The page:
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If America’s entertainment industry has made anything clear since President Trump’s run for the White House began in mid-2016, it’s that it detests the chief executive, and that his stance on illegal aliens and immigration more generally is one big reason why. .

That’s why I wrote with such astonishment last month about Hollywood’s failure to come down like a ton of bricks about the popular cable dramedy Better Call Saul – whose portrayal of Latinos in New Mexico seems taken straight out of Mr. Trump’s campaign launch speech describing many illegal aliens as criminals, rapists, and (especially relevant for Saul) drug dealers.

Yesterday, however, my jaw dropped further when I came across a report finding that Saul was anything but an anomaly. According to a study just put out by the University of Southern California’s Norman Lear Center for the Study of Entertainment, Media & Society (what a mouthful!) American television overall presents a significantly distorted and misleadingly negative picture of immigration and immigration issues.

And prominent among these alleged distortions: “Immigrants are disproportionately associated with crime and incarceration on TV.”

More specifically:

On TV, one-third (34%) of immigrant characters were associated with a crime. This does not match reality. 2018 studies by the CATO Institute and the Marshall Project both reiterate what several other studies have found: both undocumented populations and immigrants as a whole commit less crime than native-born Americans.

Eleven percent of TV immigrants are associated with incarceration. This means there was either a reference to a previous incarceration, they are currently incarcerated or there is a reference to a future incarceration. This is substantially higher than the less than 1% of foreign-born people incarcerated at the state and federal level in the U.S., excluding immigration offenses, according to the CATO Institute.”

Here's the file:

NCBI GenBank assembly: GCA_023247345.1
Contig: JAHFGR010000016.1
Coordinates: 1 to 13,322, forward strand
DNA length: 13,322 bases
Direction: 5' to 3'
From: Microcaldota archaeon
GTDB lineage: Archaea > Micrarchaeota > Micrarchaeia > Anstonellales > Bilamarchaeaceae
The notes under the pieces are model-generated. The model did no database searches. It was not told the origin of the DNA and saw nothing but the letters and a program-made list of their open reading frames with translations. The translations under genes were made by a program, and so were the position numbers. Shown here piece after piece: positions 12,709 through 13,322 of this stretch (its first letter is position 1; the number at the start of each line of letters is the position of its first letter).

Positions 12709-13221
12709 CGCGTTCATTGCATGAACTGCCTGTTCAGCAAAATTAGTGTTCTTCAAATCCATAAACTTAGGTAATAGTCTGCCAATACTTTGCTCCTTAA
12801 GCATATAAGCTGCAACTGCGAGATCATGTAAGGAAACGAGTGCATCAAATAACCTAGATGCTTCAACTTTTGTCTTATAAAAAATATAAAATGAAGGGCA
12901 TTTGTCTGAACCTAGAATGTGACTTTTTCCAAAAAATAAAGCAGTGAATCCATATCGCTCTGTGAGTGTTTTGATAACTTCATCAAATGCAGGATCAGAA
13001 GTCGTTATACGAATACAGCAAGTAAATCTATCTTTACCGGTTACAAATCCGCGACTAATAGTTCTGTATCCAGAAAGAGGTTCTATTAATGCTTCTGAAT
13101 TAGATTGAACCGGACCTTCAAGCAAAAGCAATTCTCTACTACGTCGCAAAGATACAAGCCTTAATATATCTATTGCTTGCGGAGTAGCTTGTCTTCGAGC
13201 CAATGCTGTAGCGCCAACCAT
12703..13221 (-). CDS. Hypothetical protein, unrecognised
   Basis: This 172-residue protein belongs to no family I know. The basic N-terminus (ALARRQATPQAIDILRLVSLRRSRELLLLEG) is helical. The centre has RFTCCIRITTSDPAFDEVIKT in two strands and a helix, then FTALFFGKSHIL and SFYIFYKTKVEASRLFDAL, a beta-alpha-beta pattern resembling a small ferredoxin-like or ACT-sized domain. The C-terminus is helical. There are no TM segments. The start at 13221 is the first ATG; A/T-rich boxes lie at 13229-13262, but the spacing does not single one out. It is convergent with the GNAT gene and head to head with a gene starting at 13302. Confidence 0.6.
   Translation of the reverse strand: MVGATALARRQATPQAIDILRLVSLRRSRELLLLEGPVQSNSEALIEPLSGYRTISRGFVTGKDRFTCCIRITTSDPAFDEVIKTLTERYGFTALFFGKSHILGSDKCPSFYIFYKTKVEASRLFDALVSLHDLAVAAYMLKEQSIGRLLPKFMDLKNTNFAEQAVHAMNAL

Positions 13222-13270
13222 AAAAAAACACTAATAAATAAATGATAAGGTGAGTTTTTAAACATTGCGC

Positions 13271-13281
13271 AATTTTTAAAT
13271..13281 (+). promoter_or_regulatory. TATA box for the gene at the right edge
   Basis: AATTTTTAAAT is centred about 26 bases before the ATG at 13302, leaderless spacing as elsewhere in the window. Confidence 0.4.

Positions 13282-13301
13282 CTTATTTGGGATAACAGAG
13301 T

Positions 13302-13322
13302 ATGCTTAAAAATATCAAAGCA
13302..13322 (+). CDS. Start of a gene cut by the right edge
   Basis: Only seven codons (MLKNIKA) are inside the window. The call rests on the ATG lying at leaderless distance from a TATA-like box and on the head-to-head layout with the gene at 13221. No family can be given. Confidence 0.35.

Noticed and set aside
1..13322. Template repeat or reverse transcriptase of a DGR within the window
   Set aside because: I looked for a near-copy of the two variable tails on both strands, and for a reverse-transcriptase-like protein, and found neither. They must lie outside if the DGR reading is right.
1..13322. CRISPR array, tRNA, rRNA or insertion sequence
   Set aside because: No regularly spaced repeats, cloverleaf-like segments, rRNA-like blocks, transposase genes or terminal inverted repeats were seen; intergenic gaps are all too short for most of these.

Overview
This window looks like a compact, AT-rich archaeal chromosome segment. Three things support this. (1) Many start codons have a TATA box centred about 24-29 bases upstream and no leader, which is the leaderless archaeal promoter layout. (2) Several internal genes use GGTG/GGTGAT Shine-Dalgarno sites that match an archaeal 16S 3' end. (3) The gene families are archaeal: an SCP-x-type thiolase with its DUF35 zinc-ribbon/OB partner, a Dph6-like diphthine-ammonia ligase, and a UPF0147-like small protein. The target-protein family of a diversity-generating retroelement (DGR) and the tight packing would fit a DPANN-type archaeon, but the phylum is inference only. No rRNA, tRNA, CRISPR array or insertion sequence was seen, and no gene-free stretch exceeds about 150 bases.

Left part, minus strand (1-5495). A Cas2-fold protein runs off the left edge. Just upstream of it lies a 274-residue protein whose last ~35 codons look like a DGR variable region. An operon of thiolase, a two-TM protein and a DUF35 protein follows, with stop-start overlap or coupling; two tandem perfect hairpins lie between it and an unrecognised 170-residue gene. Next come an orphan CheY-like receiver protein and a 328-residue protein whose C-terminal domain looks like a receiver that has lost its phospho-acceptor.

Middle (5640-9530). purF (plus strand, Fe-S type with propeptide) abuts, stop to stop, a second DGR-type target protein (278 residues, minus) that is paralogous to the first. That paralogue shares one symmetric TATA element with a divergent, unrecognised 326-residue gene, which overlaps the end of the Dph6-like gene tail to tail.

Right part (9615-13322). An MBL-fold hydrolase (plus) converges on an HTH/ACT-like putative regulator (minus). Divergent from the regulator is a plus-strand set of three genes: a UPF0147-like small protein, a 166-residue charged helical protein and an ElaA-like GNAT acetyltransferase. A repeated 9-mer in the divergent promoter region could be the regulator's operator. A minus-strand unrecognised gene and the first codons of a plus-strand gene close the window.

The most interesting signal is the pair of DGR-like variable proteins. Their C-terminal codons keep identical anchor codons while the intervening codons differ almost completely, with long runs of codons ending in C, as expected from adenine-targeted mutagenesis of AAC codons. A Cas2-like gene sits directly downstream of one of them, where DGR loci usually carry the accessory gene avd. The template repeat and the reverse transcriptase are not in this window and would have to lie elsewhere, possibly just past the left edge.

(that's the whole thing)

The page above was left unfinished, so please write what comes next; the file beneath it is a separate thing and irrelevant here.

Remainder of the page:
In this post, I’m not going to get into the debate over whether legal immigrants or, more important, illegal aliens, commit crimes to a greater or lesser degree than native-born Americans. (Here’s my take on the subject.) Rather, the main point here is that, as actors and comedians and talk show hosts focus on demonizing President Trump for cruel, unfair, racist, fascistic, and xenophobic immigration policy priorities, they’ve apparently been working in an industry that’s vigorously propagated the very stereotypes they say they abhor (and not just on crime, but on immigrant education levels, poverty rates, and legal status).

Entertainment industry figures recently started a political action committee named OMG WTF to support Democratic political candidates in key states in next month’s midterm elections. As the Lear Center report reminds, that acronym obviously also applies to Hollywood’s hypocrisy about immigration.